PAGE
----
We talked with Banner Alzheimer’s Institute Director Pierre Tariot about the most recent results from Eli Lilly’s Alzheimer’s trial for donanemab — what he expected, what we know so far, and what happens next.
This weekend, Eli Lilly and Company presented detailed results of its phase 2 TRAILBLAZER-ALZ trial, showing that its investigational drug donanemab — monoclonal antibody for treatment of early symptomatic Alzheimer’s disease — met its primary endpoint, slowing cognitive decline in symptomatic early-stage Alzheimer’s patients nearly a third more than those in the placebo group.
Being Patient checked in with Dr. Pierre Tariot for his thoughts on this weekend’s news. Director of the Banner Alzheimer’s Institute since its founding in 2006, Tariot has worked extensively as supporter or a consultant in research efforts related to the development of Alzheimer’s treatments with major drug developers across the pharmaceutical industry; his expertise focuses especially on the design and implementation of Alzheimer’s-related clinical trials.
With more than 100 investigational Alzheimer’s drugs currently in the pipeline, and a 99-percent failure rate in human trials so far, Alzheimer’s researchers have seen their share of disappointments. But Tariot said the newest data from Eli Lilly offers cause for optimism: “I confess that I did not expect to see a win on the primary clinical outcome,” he told Being Patient.
“This was, in a sense, a scientifically aggressive design,” Tariot said of Eli Lilly’s TRAILBLAZER-ALZ trial. “I personally am quite encouraged that this led to a positive outcome on the primary outcome in a relatively small (but nonetheless adequately powered) Phase 2 clinical trial.”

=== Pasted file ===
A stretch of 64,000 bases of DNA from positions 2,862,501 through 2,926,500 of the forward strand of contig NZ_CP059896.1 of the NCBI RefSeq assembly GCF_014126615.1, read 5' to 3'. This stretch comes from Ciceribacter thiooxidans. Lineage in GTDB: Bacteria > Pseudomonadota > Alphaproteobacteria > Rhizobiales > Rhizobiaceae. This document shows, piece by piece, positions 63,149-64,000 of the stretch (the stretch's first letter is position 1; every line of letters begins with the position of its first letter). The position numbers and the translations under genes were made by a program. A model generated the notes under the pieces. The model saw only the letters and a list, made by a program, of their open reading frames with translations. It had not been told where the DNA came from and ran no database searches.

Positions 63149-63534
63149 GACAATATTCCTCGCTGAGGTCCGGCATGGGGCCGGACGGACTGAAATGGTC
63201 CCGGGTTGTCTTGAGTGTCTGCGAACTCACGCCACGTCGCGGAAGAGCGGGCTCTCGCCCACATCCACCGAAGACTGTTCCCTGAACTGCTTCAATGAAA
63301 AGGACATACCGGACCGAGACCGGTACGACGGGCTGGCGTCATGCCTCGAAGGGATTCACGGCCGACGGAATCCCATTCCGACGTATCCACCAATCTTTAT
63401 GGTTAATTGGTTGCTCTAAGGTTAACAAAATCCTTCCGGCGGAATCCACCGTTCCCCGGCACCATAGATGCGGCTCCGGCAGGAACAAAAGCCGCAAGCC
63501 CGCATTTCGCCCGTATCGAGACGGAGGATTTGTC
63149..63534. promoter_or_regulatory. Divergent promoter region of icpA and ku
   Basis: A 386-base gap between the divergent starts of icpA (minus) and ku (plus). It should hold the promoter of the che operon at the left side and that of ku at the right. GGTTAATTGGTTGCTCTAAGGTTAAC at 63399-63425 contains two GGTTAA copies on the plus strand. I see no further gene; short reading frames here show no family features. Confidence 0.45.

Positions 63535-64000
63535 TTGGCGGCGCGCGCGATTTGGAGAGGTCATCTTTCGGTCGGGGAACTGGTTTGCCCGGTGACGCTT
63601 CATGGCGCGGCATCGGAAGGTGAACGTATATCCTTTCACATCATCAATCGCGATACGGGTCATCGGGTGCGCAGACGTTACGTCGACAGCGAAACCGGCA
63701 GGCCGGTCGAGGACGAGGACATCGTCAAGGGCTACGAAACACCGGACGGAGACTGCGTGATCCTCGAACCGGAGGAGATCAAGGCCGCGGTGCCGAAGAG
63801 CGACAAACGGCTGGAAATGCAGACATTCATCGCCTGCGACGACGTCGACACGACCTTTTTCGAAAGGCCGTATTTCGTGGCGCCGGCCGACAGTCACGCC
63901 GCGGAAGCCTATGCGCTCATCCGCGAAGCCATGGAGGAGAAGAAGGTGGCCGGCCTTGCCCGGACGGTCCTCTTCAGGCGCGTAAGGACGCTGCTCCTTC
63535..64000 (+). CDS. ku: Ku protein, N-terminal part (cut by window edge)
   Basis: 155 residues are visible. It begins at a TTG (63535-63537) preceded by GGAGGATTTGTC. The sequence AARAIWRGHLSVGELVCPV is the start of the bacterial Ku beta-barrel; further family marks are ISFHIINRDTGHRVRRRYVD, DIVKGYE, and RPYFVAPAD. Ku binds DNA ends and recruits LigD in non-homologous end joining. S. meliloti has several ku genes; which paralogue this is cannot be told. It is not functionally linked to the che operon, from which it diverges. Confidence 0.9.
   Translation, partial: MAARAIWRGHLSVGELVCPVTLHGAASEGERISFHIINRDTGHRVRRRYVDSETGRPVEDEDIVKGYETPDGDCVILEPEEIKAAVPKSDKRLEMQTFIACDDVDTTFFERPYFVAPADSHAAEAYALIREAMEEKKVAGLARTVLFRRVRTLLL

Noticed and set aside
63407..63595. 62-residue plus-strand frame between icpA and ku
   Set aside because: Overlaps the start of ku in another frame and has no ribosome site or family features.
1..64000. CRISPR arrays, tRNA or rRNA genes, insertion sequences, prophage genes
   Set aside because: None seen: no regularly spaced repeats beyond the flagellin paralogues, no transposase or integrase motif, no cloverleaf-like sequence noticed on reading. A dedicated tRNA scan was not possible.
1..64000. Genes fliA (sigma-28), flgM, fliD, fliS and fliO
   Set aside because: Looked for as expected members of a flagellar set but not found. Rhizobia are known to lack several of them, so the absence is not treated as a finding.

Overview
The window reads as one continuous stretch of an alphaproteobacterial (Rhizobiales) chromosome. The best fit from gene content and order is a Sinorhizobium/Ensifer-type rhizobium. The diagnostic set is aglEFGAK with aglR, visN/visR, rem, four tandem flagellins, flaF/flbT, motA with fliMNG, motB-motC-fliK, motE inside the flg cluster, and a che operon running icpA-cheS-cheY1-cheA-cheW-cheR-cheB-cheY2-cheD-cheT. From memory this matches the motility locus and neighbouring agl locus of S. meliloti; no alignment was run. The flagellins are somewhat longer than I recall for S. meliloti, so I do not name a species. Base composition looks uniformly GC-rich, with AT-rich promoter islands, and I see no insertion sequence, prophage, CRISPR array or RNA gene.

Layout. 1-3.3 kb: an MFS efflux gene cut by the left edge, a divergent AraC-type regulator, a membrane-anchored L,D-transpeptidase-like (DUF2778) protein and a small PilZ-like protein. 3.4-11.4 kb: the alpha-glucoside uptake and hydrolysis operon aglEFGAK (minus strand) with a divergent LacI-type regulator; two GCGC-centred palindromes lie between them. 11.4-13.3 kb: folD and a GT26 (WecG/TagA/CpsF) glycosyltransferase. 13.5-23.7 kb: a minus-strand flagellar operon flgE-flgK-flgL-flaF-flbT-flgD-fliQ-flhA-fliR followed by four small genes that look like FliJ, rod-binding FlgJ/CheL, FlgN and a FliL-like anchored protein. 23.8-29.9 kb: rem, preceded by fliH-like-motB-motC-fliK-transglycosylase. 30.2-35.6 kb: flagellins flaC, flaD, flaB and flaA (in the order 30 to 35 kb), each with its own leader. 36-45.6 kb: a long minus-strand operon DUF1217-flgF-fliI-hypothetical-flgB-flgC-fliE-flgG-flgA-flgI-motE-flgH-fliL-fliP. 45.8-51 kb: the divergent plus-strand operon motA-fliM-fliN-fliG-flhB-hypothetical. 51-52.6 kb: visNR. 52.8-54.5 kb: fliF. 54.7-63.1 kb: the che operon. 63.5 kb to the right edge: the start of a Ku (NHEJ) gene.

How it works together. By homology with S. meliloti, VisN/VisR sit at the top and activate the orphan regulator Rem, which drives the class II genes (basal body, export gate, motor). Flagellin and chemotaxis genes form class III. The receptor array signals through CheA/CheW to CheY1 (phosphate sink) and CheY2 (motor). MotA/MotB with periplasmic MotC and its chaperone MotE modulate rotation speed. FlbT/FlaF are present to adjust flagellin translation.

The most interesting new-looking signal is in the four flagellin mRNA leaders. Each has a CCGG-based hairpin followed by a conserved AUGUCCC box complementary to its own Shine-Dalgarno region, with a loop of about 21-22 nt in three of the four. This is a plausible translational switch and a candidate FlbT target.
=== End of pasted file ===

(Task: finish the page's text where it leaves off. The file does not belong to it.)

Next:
How does Alzheimer’s drug donanemab work, and what does it do?
In the brains of people with Alzheimer’s disease, a protein called beta-amyloid clumps together forming plaques. While it’s still unclear whether this protein plaque is the cause of Alzheimer’s, or just a symptom, its presence is closely linked to the disease’s symptoms. Donanemab was developed to clear these beta-amyloid plaques, by targeting a specific plaque-associated type of beta-amyloid called N3pG.
According to Lilly, six months after starting treatment, donanemab was indeed achieving what it set out to do: The drug “has been shown to rapidly result in high levels of amyloid plaque clearance, as measured by amyloid imaging,” the company said in a January press release, and that outcome held up in the new batch of data. Trial results show that 40 percent of study participants who had been administered the drug had achieved “amyloid negativity,” and after 18 months of treatment, the proportion of participants with amyloid negativity had increased to 68 percent.
Data from secondary analyses showed that absence of amyloid mirrored the slowing of cognitive decline, with ranges between 20 to 40 percent in all secondary endpoints. Beyond the thwarting of cognitive decline, participants also underwent four other tests of their memory and functional abilities, all of which demonstrated positive trends, although the significance was statistically nominal compared to the placebo.
“I confess that I did not expect to see a
win on the primary clinical outcome.”
Donanemab also appeared to slow the development of another key Alzheimer’s biomarker: the accumulation of tau tangles in the brain. While the drug slowed down the appearance of these tangles, it didn’t reduce them in number. The researchers to believe that tau may take longer to change than amyloid, and they need more than the 18-month follow-up period in this study to note significant differences.